Mario Mendoza Hit Four Home Runs

1. April 29, 1978. Three Rivers Stadium. Pittsburgh Pirates vs. San Francisco Giants. Bottom of the 5th. Pirates: 3; Giants: 0. 1 out. No one on base. Jim Barr pitching. 0.048 WPA. 1 RBI. Pirates win the game, 6-2.

What is not but could be if.
We could be crossing this abridged abyss
into beginning.

-Silver Jews

Mendoza, in the fourth year of his career, hits his first major league dinger. It’s worth noting here that in his four years in the Pirates’ farm system, Mendoza hit 18 homers. But still: three years in the majors have passed and Mendoza hasn’t seen that ball fly over the fences. One has to imagine that he’s been trying. It’s easy to imagine Mendoza, during his youth, Chihuahua, Mexico, swinging for the fences and watching his friends watch his home runs sail over their heads. He was almost certainly the best player on his block. Probably the neighborhood. Maybe the city. I’m not the first person to point out that the worst major league baseball player is still a very good baseball player, but have you really thought about how that must feel? To be the best at something your entire life and then suddenly, at the highest level, to have your name become synonymous with failure?

2. June 22, 1979. Kingdome. Seattle Mariners vs. Milwaukee Brewers. Bottom of the 3rd. Mariners: 0; Brewers: 6. No outs. No one on base. Jim Slaton pitching. 0.039 WPA. INSIDE THE PARK HR (RF). Mariners lose the game, 8-15.

Another fine outing, pointing and shouting
“Look, it’s baseball.”

-Guided By Voices

Mario was born on December 26, 1950. The day after Christmas. I always have sympathy for people whose birthdays fall in the week between Christmas and New Years, and it’s hard for me not to assume that it’s not even worse for a Catholic kid in Mexico. In what may have felt like the greatest offensive moment in his career, Mendoza hits an inside the park home run to deep right field. In a game where his team is down by six runs, the run has almost no bearing on the outcome. They lose. Everyone likely forgets that it ever happened. “You got presents yesterday!”

3. April 17, 1980. Kingdome. Seattle Mariners vs. Minnesota Twins. Bottom of the 3rd. Mariners: 1; Twins: 2. No outs. No one on base. Geoff Zahn pitching. 0.120 WPA. Mariners win game, 4-3.

What picks you up from down unless it’s tricks, man
When I’ve been fixed, I am convinced
that I will not get so broke up again

-Okkervil River

Early enough in the season that Mario must have believe that his luck was going to change. He was following 1979, when Seattle was desperate enough to use him as a starter, and in the most plate appearances of his career he had hit .198/.216/.249. In the offseason, he works on his stance and his swing, he closes his eyes and tries to press the failure — eight times out of ten, failure — out of his brain. He returns the next year, and in the second week of the season he swings, and what emerges is this glorious game-tying home run. The world is confetti. The Mariners win. Mendoza is, for just a moment, surfing on top of the wave rather than drowning underneath it.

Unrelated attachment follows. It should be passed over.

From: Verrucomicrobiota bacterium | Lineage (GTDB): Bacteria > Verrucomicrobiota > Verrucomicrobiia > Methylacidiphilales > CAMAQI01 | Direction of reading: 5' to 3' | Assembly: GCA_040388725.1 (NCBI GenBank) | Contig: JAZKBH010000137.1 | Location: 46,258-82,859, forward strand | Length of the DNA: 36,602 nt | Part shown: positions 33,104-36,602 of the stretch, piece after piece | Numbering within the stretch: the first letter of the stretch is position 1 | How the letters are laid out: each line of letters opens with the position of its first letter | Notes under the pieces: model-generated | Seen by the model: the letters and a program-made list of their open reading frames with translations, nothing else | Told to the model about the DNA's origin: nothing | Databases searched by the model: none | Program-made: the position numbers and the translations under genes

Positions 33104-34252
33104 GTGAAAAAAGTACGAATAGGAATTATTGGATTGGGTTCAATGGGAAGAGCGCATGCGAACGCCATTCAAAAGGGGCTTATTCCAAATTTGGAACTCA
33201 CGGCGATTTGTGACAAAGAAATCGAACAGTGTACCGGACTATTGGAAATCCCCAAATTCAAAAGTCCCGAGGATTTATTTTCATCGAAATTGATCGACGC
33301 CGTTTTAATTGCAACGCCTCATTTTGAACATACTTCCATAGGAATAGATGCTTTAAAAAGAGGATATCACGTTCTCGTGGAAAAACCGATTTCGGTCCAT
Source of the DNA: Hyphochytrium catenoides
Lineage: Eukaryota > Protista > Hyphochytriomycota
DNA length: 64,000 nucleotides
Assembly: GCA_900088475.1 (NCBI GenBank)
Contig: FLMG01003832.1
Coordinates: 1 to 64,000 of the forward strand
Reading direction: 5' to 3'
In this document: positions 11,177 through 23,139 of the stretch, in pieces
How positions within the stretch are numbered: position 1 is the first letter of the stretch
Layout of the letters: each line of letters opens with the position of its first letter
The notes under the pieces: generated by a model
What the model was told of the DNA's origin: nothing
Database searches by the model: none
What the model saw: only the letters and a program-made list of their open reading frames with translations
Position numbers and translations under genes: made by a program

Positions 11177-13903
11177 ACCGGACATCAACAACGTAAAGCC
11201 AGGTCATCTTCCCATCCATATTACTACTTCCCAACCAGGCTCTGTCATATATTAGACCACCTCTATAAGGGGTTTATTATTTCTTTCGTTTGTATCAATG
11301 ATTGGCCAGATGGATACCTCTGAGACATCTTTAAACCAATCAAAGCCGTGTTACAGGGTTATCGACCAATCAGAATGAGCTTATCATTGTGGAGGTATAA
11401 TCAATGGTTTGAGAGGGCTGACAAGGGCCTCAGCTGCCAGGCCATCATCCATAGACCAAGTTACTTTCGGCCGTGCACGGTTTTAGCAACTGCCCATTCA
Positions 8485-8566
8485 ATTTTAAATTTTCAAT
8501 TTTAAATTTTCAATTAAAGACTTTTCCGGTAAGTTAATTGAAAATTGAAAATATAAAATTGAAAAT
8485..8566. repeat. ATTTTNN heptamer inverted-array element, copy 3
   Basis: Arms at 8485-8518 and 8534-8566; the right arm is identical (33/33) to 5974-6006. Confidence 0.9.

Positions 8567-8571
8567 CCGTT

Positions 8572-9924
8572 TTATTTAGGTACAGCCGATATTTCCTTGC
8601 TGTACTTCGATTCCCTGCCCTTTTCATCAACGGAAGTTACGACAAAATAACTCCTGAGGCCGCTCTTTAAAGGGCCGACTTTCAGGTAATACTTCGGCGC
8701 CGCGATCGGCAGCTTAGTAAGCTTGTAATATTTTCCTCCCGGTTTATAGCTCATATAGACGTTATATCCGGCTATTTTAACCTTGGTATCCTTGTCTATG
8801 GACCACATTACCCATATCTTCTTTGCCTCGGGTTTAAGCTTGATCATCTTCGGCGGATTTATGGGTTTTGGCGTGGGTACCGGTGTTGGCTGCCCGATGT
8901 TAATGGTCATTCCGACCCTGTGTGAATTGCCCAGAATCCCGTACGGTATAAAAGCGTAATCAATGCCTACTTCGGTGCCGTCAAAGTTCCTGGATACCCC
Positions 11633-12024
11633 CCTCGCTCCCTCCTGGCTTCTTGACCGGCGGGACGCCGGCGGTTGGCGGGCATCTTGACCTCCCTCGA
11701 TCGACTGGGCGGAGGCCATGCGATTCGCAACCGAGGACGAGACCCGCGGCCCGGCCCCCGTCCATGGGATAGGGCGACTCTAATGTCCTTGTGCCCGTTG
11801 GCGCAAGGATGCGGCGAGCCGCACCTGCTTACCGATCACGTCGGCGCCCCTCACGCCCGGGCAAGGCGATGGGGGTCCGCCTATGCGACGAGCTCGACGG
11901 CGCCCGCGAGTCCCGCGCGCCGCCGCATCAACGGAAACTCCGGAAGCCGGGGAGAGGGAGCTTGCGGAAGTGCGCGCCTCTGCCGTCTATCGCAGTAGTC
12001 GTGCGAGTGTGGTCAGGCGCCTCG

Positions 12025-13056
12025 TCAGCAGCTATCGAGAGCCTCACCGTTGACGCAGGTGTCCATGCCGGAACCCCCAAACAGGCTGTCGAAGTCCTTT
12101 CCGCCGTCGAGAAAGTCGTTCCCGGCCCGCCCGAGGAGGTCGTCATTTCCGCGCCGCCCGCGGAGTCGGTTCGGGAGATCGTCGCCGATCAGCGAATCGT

4. June 10, 1980, Kingdome. Seattle Mariners vs. Boston Red Sox. Bottom of the 3rd. Mariners: 0; Red Sox: 2. 1 out. No one on base. Steve Renko pitching. 0.109 WPA. Mariners lose game, 4-5.

I was dressed for success
But success it never comes.

-Pavement

In his final career home run, Mario Mendoza circles the bases alone one last time. He will go on, a few years later, to a somewhat successful playing and managing career in the Mexican League. They call him Manos de Seda (Silk Hands). In this moment, you can see that Mario never stopped trying to shed his skin, to make you forget his own reputation. He was, in this one moment, a major league home run hitter.



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Summer Anne Burton is a writer and illustrator living in Austin, Texas. She is drawing pictures of Every Hall of Famer.

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Dizzy Valance
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Wow. Silver Jews, GBV and Pavement references all in a baseball post…Do you want to be my internet girlfriend Summer Anne?